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This page pertains to UD version 2.


The UD annotation assumes the nominal, or noun phrase, as one of the basic structures that we expect to find in all languages. A nominal minimally consists of a noun, proper noun or pronoun.

hon såg filmen . \n she saw the-film
obj(såg, filmen)
hon såg Batman \n she saw Batman
obj(såg, Batman)
hon såg den \n she saw it
obj(såg, den)

Modifier Dependents

A nominal head does not take any core arguments but may be associated with different types of modifiers:

  1. An nmod is a nominal phrase modifying the head of another nominal phrase, with or without a special case marker. Treebanks may optionally use nmod:poss to distinguish non-adpositional possessives.
  2. An appos is a nominal phrase that follows the head of another nominal phrase and stands in a co-reference or other equivalence relation to it.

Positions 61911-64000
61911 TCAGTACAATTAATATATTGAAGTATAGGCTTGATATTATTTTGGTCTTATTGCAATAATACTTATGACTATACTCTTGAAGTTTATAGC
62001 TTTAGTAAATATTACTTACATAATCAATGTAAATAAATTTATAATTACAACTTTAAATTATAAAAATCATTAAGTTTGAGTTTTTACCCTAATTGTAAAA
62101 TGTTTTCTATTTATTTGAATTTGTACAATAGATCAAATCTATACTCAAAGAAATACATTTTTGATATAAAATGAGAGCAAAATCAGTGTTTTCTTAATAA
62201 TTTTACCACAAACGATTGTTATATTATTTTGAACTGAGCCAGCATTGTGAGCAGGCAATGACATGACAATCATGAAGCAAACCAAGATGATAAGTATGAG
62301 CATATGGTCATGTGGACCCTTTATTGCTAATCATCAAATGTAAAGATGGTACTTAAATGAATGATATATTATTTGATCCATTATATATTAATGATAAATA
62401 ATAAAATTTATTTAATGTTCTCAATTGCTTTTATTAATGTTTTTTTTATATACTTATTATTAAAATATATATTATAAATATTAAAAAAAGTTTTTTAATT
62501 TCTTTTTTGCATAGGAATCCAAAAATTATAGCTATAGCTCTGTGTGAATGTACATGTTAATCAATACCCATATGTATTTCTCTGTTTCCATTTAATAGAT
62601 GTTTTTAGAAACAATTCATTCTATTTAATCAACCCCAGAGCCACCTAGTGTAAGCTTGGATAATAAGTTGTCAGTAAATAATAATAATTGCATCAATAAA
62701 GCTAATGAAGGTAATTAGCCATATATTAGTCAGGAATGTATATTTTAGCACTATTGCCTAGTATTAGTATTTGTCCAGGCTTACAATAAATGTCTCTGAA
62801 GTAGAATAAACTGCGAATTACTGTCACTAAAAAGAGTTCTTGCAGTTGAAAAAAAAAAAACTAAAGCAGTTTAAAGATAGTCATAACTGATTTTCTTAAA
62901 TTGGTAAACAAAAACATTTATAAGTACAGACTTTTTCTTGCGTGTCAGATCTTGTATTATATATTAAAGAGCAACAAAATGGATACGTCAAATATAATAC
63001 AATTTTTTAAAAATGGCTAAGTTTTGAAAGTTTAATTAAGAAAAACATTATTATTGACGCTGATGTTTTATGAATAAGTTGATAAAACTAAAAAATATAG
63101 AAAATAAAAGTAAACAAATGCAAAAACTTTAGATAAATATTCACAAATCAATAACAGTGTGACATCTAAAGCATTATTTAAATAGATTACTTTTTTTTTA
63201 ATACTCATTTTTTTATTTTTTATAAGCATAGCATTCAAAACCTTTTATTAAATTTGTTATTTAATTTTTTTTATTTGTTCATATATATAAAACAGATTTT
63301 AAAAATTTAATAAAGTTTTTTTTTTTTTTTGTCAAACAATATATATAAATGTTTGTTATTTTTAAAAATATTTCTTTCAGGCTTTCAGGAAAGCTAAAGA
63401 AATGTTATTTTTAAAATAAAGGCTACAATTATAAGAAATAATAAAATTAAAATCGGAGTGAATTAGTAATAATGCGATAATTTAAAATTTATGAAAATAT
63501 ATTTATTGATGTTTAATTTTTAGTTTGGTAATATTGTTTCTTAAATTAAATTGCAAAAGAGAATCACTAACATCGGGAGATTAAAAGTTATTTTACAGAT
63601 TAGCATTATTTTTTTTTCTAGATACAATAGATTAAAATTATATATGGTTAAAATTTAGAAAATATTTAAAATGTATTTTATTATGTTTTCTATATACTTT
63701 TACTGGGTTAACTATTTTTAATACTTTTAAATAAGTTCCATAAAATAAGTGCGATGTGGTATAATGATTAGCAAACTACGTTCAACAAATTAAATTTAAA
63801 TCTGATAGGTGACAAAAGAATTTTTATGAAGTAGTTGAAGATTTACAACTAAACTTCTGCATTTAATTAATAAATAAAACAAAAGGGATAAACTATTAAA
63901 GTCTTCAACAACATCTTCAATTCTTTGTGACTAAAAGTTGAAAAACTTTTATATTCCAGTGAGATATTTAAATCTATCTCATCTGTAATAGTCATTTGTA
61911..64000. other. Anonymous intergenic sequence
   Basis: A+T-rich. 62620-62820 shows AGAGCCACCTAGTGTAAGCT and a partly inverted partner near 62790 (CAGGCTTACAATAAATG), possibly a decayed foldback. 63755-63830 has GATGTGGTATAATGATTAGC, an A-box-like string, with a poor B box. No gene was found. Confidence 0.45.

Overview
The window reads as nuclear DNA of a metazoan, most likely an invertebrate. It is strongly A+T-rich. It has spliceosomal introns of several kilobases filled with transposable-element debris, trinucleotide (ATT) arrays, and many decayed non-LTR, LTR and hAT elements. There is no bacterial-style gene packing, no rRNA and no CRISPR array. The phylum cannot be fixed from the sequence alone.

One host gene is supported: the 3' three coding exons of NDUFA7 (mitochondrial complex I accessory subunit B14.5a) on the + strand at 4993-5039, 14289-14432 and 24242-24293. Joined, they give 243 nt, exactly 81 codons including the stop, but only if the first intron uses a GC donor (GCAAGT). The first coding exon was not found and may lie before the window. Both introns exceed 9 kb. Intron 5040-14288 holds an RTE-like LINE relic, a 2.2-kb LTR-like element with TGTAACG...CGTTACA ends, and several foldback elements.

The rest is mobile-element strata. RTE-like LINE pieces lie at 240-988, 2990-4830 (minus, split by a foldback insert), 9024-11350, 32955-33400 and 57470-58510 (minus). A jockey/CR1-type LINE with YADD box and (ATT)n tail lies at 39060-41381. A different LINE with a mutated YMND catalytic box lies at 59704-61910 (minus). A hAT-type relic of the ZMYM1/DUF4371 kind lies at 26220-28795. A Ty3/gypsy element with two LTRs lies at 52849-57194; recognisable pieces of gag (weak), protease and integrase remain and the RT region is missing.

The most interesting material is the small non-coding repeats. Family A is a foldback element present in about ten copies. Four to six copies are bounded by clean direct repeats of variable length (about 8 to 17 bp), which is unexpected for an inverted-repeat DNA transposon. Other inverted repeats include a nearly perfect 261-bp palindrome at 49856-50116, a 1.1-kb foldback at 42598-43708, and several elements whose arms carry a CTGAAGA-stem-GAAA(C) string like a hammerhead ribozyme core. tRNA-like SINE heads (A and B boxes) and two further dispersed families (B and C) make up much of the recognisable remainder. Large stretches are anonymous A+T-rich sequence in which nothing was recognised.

3. An amod is an adjective modifying the head of a nominal phrase.
  4. A nummod is a numeral modifying the head of a nominal phrase.
  5. An acl is a clause modifying the head of a nominal phrase, with the relative clause acl:relcl as an important subtype.
the office of the Chair
nmod(office-2, Chair-5)
the Chair 's office
nmod:poss(office-4, Chair-2)
Sam , the manager
appos(Sam, manager)
Sam eats red meat
amod(meat, red)
Sam spent forty dollars
nummod(dollars, forty)
Sam spent everything he had
acl:relcl(everything, had)
Sam spent everything that he had
acl:relcl(everything, had)
obj(had, that)

Function Word Dependents

Nominals may also contain the following typical function word dependents:

the Chair 's office
det(Chair-2, the-1)
nmod(office-4, Chair-2)
case(Chair-2, 's-3)
the office of the Chair
det(office-2, the-1)
nmod(office-2, Chair-5)
case(Chair-5, of-3)
det(Chair-5, the-4)
sān gè xuéshēng \n three clf student
nummod(xuéshēng, sān)
clf(sān, gè)